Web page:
Building on solid financial results in the fourth quarter of last year, Hyundai has announced today that it turned a net profit of about $1.02b (as in billion) in Q1 2010. That shatters a previous record of $650m, recorded in the second quarter of last year, and eclipses last year’s $203m Q1 net profit. According to the Detroit News, Hyundai raised sales revenue by nearly 40 percent last quarter, with global gross receipts hitting $7.6b. Sales volume was up 36.6 percent, to 842,037 units. Though the Chinese and Indian markets drove growth with 48 and 34 percent volume increases respectively, the big news comes from the US, where Hyundai’s volume grew 78.3 percent and revenue gained 61.5 percent. And if Hyundai’s margins seem surprisingly attractive, consider that the dollar’s recent declines against the Korean Won bled off some of that US-market profit. Oh, and that billion-dollar profit doesn’t include results from Hyundai’s sister-firm Kia, which reports Q1 financials tomorrow. Get down with your bad self, Hyundai!
Don’t ask Chairman/CEO Ed Whitacre. His only comments so far on GM’s Q1 2010 performance comes from a memo leaked to Reuters, in which he says:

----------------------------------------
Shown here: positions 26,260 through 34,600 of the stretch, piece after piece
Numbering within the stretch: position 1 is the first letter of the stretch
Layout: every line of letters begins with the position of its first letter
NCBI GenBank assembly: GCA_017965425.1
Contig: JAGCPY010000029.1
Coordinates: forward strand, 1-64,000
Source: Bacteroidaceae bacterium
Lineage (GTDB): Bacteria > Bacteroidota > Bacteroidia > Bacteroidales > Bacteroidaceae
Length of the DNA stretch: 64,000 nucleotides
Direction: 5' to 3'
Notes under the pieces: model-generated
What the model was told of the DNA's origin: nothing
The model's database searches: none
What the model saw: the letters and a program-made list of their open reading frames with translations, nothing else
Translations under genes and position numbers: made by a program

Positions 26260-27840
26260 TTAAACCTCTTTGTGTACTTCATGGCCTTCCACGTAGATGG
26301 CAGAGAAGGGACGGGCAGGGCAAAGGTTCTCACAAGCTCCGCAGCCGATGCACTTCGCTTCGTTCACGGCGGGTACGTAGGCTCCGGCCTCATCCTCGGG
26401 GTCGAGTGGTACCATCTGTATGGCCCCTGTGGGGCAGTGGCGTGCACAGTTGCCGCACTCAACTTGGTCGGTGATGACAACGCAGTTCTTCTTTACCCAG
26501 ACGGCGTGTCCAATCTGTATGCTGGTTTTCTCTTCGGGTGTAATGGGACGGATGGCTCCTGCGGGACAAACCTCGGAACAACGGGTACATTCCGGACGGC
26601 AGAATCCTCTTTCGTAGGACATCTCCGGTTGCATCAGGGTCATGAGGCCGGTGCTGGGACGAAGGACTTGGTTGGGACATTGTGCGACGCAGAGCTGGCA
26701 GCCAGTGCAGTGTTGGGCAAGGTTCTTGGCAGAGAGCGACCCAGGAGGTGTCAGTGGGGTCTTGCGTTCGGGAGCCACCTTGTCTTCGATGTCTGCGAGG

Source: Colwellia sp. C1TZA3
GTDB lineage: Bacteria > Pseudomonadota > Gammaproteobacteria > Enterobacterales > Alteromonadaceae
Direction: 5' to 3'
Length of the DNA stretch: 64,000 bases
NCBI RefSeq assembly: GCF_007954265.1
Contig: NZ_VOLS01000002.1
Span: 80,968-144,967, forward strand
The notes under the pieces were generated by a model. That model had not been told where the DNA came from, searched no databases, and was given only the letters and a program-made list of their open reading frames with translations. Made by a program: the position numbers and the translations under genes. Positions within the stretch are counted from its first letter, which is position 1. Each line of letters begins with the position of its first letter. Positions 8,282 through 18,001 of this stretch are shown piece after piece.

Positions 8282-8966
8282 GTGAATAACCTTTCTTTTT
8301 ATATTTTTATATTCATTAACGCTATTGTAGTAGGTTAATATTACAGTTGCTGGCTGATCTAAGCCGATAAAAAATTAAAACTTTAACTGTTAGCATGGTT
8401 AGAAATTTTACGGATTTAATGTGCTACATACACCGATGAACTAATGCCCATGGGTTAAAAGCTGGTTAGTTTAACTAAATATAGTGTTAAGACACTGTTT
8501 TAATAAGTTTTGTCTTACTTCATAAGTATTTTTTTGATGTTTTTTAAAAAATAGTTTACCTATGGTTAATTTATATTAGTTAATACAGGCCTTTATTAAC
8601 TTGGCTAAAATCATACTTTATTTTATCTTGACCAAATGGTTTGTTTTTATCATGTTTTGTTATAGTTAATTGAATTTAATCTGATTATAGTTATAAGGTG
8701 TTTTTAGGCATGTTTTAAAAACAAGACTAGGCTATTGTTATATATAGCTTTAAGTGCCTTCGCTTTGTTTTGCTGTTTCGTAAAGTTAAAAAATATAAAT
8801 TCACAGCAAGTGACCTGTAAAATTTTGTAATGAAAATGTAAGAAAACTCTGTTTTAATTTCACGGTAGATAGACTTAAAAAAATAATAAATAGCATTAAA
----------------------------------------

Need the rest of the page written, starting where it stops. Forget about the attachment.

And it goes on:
In January, I said we could earn a profit in 2010, if everything falls into place. Our first quarter financial results will show us an important milestone, and I’m pleased to say that I anticipate solid operating results when we report our first quarter financials in May
Poor Sergio Marchionne… the man can’t go anywhere without being interrupted. The Fiat/Chrysler CEO’s speech today in the buildup to the New York Auto Show was interrupted twice, once by the the ubiquitous Teamster protesters, and once by a test of the hotel’s fire alarm system. But then, maybe people would let him speak if he had more to offer than the same lukewarm assurances that everything is going marvelously in Chrysler-land. The Detroit News summarizes his speech by saying Marchionne believes Chrysler will sell the 1.1m vehicles in needs to break even this year, and that it will do so without getting pulled into an incentive war.Which would be hard to do anyway, considering Chrysler spends more on incentives at “normal” levels than any of its competitors.